8 May 2015
Everyone, without exception, has cultural myopia. We can’t see things clearly because the factors that formed us have prejudiced our ability to view the world objectively. Our family’s religion, politics, class, education, and general health determine our outlook. Add to that the random happenstances of life plus our innate personalities, and you have the formula for each person’s unique perception.
We can, of course, break some of these patterns . . . if we choose. We can lose faith or gain it. We can revise our political affiliations. We can decide to buck the trend of the people around us and acquire education, move away, or refuse to behave in a particular way. Such decisions require conscious effort on our part and the bravery to forge into unknown territory. Change brings a degree of new clarity to our vision, but it’s impossible for anyone to exist in a truly objective plane.
Besides, it would be boring if we all did.
The internet affords us the opportunity to interact with myopics from all over the world. In our safe real-life havens, we tend to surround ourselves with people who don’t challenge our world view, whose near-sightedness usually matches the prescription of ours. But put us in a room full of individuals who think differently and our stress levels may spike. It’s like a virtual cocktail party—will we act boorishly or engage others with passion and tact? Will we allow ourselves to see nuances and depths we never noticed before, or will we hammer home our agenda without regard to the factors that formed others’ prejudices?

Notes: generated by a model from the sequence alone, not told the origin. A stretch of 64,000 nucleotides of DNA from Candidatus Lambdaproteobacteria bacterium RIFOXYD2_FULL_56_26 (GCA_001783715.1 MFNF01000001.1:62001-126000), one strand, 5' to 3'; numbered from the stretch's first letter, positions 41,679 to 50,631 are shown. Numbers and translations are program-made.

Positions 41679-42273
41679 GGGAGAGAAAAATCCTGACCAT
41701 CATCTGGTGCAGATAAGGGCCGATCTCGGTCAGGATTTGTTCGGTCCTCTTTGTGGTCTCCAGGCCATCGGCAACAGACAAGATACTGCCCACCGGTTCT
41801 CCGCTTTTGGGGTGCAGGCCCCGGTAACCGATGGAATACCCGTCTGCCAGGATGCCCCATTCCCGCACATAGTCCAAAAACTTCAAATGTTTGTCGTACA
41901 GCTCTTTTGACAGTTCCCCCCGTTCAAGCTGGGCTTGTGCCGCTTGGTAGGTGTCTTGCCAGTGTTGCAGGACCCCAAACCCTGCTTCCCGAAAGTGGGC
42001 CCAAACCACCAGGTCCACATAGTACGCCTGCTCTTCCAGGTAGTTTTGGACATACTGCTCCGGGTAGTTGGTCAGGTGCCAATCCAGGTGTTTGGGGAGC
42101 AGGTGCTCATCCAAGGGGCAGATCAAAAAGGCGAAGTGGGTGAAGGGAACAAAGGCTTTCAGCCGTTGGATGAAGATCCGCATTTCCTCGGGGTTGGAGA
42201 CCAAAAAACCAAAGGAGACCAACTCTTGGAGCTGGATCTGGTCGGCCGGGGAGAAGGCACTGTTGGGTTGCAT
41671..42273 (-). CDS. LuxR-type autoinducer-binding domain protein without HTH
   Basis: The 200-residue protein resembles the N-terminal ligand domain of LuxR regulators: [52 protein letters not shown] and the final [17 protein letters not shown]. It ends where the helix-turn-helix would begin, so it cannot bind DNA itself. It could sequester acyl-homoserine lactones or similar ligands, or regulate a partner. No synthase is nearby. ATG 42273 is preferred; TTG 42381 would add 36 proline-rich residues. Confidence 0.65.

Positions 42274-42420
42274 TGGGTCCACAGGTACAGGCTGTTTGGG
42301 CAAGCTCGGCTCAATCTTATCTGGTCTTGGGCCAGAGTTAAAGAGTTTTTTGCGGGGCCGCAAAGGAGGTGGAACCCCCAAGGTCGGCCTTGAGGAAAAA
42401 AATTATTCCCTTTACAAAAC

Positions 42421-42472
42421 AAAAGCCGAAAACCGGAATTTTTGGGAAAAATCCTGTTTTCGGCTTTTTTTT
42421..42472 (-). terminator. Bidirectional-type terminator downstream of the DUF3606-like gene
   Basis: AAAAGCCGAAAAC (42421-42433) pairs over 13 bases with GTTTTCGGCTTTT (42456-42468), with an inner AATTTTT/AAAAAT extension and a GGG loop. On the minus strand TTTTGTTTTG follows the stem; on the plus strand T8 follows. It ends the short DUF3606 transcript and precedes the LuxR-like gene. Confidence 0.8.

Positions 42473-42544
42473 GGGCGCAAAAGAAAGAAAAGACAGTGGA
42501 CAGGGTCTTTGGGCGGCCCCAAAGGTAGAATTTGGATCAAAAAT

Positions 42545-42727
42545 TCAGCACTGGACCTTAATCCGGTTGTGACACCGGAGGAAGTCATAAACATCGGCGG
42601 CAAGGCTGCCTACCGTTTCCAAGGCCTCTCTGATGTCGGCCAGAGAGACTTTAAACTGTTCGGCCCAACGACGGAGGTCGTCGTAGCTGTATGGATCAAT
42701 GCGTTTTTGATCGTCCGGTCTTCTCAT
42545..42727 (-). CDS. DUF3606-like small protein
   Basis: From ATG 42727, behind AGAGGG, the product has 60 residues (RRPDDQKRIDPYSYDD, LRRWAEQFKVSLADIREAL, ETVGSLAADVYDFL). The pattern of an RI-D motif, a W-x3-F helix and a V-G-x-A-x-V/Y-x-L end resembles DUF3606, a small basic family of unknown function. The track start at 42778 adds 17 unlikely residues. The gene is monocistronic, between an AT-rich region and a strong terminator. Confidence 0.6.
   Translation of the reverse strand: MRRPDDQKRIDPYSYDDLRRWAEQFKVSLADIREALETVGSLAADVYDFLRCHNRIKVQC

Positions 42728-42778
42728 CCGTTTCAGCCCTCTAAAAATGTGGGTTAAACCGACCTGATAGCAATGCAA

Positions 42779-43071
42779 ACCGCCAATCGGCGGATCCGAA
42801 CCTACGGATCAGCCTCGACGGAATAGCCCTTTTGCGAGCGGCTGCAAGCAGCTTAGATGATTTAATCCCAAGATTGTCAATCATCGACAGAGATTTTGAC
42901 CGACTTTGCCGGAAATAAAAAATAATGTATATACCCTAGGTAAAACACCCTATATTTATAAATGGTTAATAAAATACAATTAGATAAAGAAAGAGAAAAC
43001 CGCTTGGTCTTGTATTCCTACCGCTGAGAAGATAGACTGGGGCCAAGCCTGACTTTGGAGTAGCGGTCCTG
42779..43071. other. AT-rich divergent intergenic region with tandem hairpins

Is there always a right and a wrong, or is the truth mostly grey? And in the end, does it even matter?
We have discussed these tensions recently at One Year of Letters. Eight months in, this project has begun to solidify our skills, our approach, and most importantly our voice. We began our work on a very personal level, but then we consciously broadened the scope. Some letters are intimate. Others tackle subjects more global in nature. Our objective was always to stay true to ourselves, and to that end we have begun to speak out about harder hitting issues. As always, we invite responses to our pieces. It’s our job as writers to engage the audience. Hopefully we will charm you or provoke deeper thinking. Sometimes, however, we say something that needs to be said, though not everyone wants to hear it.
That’s the whole point of our project. Sometimes we’re opening our deeper selves up for review; sometimes we open dialogues that scratch at the crusted scabs of society. This does not give us license to wound or insult, but we must not be afraid to address the joy and the pain, the hate and the anguish, and the absolute limits of human existence.
We must speak of perceptions and give them all the depth we can possibly manage. We write with myopia, as all writers do, but we strive to write words of universality. We can no longer stand by and not speak of these things.
To read more letters, click The Path!